14:37 Apr. 15, 2016
Annual U.S. State Department report paints grim picture of human rights situation in Ukraine
U.S. State Department released its 40th report on world human rights practices, pointing out to ‘a global governance crisis'.
In his opening statement U.S. Secretary of State John Kerry cited the "accelerating trend by both state and non-state actors ... to stifle media and Internet freedom, to marginalize opposition voices, and in the most extreme cases, to kill people or drive them from their homes."
Among the biggest problems for the respect of human rights in Ukraine, the authors of the report listed corruption in the administration of justice, impunity when it goes about abuses committed by security forces.
Other problems include harsh conditions in prisons; violence against women and children; discrimination and harassment of LGBT persons; and failure to enforce effectively labour laws and safety and health standards in the workplace.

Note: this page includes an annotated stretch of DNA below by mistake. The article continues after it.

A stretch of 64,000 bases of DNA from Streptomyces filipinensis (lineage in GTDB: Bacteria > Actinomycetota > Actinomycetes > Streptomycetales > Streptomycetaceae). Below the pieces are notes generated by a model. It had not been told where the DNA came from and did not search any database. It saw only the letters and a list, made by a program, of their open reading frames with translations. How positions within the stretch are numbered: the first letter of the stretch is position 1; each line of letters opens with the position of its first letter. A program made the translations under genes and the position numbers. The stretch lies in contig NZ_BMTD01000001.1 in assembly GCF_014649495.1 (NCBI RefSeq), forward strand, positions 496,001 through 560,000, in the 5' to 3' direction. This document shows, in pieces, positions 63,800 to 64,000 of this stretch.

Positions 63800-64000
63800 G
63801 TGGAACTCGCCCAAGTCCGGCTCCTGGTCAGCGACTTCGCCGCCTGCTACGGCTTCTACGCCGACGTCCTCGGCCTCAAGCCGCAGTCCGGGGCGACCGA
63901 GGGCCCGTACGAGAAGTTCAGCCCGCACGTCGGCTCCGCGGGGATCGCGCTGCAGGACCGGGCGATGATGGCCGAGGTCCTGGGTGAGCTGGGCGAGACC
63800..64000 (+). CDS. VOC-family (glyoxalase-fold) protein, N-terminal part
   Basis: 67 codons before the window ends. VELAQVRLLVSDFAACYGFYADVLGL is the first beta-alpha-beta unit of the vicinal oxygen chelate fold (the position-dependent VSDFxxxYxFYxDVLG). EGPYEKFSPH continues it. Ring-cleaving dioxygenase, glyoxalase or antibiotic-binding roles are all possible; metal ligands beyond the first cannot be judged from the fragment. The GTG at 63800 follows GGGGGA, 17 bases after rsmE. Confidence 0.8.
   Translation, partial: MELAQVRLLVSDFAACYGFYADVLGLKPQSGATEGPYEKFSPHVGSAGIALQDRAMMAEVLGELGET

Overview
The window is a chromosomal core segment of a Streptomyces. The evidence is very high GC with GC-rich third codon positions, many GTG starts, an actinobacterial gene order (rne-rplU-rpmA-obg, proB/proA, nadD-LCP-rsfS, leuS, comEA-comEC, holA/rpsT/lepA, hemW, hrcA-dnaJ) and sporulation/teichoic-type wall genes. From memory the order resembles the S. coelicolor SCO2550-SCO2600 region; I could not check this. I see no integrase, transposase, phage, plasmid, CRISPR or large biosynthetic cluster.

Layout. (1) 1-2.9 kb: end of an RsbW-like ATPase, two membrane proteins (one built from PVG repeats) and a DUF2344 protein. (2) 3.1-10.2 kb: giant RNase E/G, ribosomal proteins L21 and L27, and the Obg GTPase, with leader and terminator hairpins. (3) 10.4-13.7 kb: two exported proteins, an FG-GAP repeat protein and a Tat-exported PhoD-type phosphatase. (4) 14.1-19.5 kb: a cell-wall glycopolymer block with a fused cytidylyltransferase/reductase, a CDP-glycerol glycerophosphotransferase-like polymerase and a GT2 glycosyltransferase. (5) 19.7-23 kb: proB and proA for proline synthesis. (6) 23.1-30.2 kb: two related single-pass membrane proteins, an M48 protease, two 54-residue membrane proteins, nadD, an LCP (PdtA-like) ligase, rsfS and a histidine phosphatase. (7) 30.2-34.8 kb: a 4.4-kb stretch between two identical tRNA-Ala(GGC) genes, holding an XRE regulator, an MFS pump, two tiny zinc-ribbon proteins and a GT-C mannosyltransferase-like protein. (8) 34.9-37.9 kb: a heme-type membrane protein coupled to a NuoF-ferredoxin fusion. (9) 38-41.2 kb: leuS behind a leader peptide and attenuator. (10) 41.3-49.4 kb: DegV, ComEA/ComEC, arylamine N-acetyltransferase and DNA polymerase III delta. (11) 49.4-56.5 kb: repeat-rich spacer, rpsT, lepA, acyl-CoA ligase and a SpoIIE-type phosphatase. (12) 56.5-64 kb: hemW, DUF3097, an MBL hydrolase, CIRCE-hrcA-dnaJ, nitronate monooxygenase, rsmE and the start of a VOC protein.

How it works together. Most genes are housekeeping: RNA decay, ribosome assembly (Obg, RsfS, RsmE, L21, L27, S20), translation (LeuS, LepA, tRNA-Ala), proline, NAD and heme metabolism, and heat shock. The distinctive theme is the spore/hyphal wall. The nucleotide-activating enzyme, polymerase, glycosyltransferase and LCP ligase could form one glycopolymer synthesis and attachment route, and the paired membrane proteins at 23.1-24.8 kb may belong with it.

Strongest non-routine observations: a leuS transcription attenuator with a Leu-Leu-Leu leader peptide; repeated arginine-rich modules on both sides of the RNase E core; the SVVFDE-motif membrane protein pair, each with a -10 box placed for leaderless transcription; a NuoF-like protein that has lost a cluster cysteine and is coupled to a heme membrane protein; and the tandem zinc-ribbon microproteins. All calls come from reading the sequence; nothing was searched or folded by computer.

The report outlines that the most significant human rights violations in Ukraine are observed in the eastern part of the country controlled by Russian-backed separatists and in Russian-occupied Crimea.
"Separatists, supported by Russian military and civil officials, continue to control parts of Donetsk and Luhansk regions by force of arms, as self-proclaimed "people's republics. Separatists are systematically engaged in abductions, torture, and unlawful detention…They also employ child soldiers and restrict humanitarian aid," the report says.
Government forces are criticized for imposing restrictions on freedom of movement in the areas close to the frontlines while the internally displaced persons (IDPs) face difficulties obtaining legal documents, education, pensions, and access to financial institutions and health care.
As for the Crimean peninsula, annexed from Ukraine in spring 2014, U.S. State Department says "Russian occupation authorities committed numerous human rights abuses, targeting ethnic and religious communities, particularly Crimean Tatars, as well as independent journalists and anyone perceived as opposing the Russian occupation regime."